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LIZZ WRIGHT has been the recipient of nonstop critical acclaim and ever-increasing audiences ever since her Verve debut, Salt, in 2003. Her much-noted debut performance in a Hollywood Bowl celebration of Billie Holiday led to esteemed appearances around the world.
But she’s confounded expectations along the way about what should be expected of an artist who’s known for topping the jazz charts but is far from most people’s ideas of a traditional jazz singer.
She continues her genre-defying musical journey with her recent album Fellowship, a nod to her roots in gospel on the one hand and her gospel of eclecticism on the other. Wright grew up singing in the church (she is the daughter of a Georgia pastor), and the album borrows from the decidedly secular catalogs of Me’Shell N’Degeocello, Jimi Hendrix, Eric Clapton, and Gladys Knight, topped by even more modern material from Joan Wasser of the indie-rock act Joan as Police Woman.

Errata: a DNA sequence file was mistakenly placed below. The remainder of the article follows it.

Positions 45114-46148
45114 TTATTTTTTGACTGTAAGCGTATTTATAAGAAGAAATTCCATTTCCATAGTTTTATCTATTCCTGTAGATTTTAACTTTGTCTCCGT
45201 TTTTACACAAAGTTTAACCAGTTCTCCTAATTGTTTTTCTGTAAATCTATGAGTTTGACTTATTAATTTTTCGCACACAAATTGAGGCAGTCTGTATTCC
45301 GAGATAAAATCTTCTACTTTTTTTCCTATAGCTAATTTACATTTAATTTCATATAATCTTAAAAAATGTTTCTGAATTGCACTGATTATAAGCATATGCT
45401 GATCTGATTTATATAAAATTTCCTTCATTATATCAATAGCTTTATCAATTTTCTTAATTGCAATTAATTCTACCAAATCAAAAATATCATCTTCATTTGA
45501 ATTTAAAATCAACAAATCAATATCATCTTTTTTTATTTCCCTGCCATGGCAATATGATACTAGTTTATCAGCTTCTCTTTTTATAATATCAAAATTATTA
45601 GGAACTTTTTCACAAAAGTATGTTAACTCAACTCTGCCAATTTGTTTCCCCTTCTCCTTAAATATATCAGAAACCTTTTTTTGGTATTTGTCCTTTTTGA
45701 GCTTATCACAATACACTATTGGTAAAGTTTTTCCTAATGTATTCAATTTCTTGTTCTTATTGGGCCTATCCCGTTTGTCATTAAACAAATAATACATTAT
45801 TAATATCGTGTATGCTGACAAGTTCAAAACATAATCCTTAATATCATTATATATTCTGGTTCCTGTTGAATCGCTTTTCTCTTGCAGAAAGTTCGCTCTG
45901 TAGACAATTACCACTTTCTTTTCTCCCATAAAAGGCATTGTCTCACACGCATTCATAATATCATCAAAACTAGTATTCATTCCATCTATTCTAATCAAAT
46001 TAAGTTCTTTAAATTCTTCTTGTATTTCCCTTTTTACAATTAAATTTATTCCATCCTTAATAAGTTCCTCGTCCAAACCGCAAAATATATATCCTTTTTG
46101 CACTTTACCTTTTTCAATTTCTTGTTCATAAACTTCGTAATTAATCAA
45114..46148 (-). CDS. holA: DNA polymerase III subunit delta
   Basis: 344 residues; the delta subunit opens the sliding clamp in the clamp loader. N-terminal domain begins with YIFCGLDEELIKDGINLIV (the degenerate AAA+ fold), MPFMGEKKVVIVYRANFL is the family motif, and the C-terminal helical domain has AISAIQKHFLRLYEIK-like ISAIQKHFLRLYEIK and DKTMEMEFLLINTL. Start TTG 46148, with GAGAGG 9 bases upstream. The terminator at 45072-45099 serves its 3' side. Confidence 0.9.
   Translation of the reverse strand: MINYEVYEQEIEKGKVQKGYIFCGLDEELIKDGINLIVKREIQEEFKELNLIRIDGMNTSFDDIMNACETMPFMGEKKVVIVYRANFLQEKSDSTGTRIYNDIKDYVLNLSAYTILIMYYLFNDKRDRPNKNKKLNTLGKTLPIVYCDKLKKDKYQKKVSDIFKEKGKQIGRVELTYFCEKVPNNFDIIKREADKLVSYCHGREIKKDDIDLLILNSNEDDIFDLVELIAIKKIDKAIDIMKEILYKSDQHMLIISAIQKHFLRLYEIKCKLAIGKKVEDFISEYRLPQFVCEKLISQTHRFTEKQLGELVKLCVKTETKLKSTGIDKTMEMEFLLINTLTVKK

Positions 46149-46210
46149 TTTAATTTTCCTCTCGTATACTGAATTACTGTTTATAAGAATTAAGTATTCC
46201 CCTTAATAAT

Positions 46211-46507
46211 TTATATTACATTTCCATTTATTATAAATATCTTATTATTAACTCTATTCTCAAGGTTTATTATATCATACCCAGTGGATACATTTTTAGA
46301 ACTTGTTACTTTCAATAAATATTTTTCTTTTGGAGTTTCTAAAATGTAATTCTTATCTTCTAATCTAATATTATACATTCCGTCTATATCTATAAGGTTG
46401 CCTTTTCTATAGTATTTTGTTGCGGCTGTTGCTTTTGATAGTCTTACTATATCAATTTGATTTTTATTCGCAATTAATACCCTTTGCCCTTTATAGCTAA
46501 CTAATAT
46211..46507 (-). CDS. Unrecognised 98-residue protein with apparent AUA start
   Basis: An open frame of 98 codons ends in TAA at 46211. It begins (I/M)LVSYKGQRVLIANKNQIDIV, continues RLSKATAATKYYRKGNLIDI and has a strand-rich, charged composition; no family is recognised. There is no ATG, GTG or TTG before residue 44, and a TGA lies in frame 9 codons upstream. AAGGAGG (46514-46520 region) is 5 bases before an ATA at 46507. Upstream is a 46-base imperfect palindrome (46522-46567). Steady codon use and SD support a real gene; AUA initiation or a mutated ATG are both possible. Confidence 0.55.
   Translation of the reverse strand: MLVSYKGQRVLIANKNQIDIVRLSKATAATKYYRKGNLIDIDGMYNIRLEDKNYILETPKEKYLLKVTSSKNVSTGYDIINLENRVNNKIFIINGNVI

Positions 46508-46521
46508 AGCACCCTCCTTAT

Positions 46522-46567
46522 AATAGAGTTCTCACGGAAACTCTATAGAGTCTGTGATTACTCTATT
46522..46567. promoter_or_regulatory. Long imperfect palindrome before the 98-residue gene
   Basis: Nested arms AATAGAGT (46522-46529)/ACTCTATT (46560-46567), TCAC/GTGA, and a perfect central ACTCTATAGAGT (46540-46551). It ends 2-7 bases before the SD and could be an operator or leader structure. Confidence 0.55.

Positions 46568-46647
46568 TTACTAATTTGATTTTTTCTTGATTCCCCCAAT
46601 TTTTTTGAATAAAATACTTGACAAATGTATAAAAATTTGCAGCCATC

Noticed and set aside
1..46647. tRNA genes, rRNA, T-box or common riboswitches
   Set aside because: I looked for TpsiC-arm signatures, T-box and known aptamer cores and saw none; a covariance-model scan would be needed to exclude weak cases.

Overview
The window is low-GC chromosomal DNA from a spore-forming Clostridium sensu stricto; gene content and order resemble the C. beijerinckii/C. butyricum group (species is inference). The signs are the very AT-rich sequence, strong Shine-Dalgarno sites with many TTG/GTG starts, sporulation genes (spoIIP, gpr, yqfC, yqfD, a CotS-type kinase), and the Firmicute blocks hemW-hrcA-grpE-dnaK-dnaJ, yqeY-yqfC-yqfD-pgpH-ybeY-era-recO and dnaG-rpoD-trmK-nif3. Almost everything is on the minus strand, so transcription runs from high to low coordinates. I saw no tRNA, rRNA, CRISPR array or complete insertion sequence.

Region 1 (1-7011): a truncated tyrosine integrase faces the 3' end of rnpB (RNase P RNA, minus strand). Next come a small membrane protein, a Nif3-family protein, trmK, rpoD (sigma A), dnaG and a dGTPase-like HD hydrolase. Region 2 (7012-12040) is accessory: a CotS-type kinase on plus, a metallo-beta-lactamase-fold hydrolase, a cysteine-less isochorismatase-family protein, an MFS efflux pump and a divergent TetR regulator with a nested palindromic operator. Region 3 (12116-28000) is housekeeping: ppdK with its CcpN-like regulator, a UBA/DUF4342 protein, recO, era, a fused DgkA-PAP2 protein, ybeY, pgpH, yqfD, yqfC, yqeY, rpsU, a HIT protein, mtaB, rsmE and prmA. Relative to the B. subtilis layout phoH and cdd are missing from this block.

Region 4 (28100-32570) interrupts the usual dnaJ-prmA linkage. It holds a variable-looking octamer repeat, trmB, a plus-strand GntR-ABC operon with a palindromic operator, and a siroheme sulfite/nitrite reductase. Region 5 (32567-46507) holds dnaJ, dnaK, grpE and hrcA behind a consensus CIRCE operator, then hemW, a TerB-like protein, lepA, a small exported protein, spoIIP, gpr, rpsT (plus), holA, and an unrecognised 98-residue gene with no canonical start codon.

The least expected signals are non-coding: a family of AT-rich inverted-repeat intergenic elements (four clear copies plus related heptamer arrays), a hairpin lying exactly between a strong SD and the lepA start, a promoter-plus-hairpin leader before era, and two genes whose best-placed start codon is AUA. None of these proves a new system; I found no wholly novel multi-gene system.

Growing up in the Pentecostal church, Wright wasn’t allowed to listen to popular music. Oddly – or maybe serendipitously – the historic night when she really made the leap from her early musical life to her present one involved putting a “secular” spin on a spiritual.
“I sang ‘Amazing Grace’ – but as a blues. This song that I had known all my life just came roaring out of me with anger and sadness and all my curiosity…The funny thing about the transition from only gospel to jazz is that I felt that jazz had a familiar sacredness to it. In all of my adventures in music, I’ve been drawn in by sparks of the familiar inside of the unfamiliar.”